I don't always need to make permanent jigs or adaptions to my table saw, sometimes I only need something for a one-time cut. There are many ways of making adaptions so that think wedges of wood will not fall through or get caught between the blade and the insert. One way, if you have a fence suitable is to find yourself an very thin, like 1/8th thick plywood off-cut and slide it under the fence and lock the fence. This will prevent the plywood from moving. Now you can wind the table saw blade up through the plywood and now instantly have adapted a zero clearance insert ... but on TOP of you existing insert.

Watch it on Youtube: https://youtu.be/VcodNMiNNac

Now you can run the wood through that you want. In order for this to work, you need to know where to position the fence so you will need to mark or adapt it, but  there is also another way, similar, but more adaptable especially for those who don't have bigger cabinet type saws ... 

... and that is to take the same thin plywood and run a thin strip of it off. This will be your "slider" ... next you will need to postion your larger sheet over the table saw blade so that there is sufficient plywood on each side of the blade and it is wide enough for your "slider" to move up and down the table saw deck. For this version to work, the plywood needs to be clamped to the table saw deck and it needs to be clamped so that it will not impede the movement of wood you might be cutting. This verison works great for shorter thin strip cutting.

 Cutting thin strips with a table saw

Story boards in woodworking are actually quite common and they take many shapes and sizes. Sometimes they ae long sticks that contain a variety of measurements so that cutting fitting and attaching are made easy, but there is also a version for the tables saw ... a quick and easy way to re-set up your table saw and I often use it when I am making a number of small wooden boxes that are identical in size. Sometimes I decide to make more boxes or maybe I didn't make enough of one part and rather thant trying to reset the saw blades with a tape or gauge, I can just use a story board and get the exact measurements I need ... a quick easy solution.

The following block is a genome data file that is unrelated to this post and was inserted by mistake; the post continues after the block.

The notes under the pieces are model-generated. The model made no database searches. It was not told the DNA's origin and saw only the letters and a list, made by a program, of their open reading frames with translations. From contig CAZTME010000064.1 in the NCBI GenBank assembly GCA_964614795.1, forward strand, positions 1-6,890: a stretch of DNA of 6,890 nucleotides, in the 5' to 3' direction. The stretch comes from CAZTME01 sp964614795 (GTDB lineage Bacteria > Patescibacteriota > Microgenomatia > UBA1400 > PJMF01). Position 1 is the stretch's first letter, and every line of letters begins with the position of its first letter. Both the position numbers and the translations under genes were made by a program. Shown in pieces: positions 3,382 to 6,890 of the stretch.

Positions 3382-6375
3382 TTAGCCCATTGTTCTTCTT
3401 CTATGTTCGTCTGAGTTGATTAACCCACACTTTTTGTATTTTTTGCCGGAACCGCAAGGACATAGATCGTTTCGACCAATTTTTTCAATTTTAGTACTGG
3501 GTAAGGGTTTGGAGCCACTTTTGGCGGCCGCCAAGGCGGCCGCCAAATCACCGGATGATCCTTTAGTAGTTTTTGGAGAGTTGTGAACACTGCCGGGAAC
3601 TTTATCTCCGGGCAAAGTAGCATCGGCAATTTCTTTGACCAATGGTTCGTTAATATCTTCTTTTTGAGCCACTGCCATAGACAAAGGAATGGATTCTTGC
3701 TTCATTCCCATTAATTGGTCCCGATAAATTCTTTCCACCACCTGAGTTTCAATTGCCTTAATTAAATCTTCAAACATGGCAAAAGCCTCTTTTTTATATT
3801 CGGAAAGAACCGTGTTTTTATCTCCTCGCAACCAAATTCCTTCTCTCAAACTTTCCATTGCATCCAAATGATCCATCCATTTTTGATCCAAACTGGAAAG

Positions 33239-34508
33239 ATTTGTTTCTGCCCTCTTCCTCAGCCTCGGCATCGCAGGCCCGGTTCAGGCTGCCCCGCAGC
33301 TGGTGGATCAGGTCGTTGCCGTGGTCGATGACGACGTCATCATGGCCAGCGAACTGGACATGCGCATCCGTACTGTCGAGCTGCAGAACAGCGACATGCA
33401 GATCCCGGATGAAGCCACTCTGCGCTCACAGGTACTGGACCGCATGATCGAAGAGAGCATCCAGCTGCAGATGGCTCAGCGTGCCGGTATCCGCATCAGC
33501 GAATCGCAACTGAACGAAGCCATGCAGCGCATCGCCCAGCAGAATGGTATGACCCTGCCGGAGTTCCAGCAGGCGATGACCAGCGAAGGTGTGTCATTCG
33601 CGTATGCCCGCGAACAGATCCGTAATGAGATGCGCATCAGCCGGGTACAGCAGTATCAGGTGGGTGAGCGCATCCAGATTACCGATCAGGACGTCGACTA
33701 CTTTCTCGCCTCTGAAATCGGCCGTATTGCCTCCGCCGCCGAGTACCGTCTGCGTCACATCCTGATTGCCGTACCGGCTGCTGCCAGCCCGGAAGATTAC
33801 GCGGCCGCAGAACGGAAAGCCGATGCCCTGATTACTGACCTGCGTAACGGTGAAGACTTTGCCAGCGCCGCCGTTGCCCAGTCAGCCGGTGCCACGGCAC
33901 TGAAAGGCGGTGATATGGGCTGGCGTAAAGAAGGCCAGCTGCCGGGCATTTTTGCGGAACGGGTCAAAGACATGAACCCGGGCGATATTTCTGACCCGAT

Table saw fence sizing jig

Isolated Stops - I learned a long time ago ... the hard way that if you don't pay close attention when you are using "stops" to make identical pieces, if you are using a piece of wood, make sure that there is no dust or chips that can get between the stop and the wood you are cutting because you will get a faulty cut. The best way of avoiding this and making sure you always get true cuts is to use a screw that is lifted off the deck, where dust, chips and slivers cannot get caught and trapped ... and give you false settings and false cuts. 

 Table saw Stops

Re-Setting Fence Stops - another quick way of making identical cuts without having to make a jig or adapter. All you  need is a piece of wood that you can clamp between your fence and the edge of your table saw deck. This will be used as a moving stop. The other thing you need is one piece of spacer wood that is the size of the wood you want to cut PLUS your table saw blade width. You start off by setting the fence at the stop point of the table saw blade, THEN insert the spacer for the first cut. When that cut is made remove the spacer and move the fence stopper to butt up to the existing fence setting. Clamp the fence stopper, release the fence and insert the spacer, re-set the fence to that setting and make your next cut. A perfect way to get as many identical width cuts as you need. 

 Tablesaw Fence Stops

Rejuvinating existing Inserts - Making new inserts for most table saws is not difficult but it is time consuming and sometimes you just don't have the correct size of material to make them with. One way to fix this is to take and existing table saw insert and fill the void where the blade will go by using 2 part - 5 minute epoxy. Use masking tape to tape the top of the insert firmly, then add expoxy glue to the void and let it cure. In now time you will have a hard surface that can be re-cut to any width you need. Use the mixing board to make sure the glue is hard and firm enough to re-cut. Anothe quick and easy fix to get you back working quicker ... 

Table saw Inserts Repair


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 5 Quick Table Saw Tips


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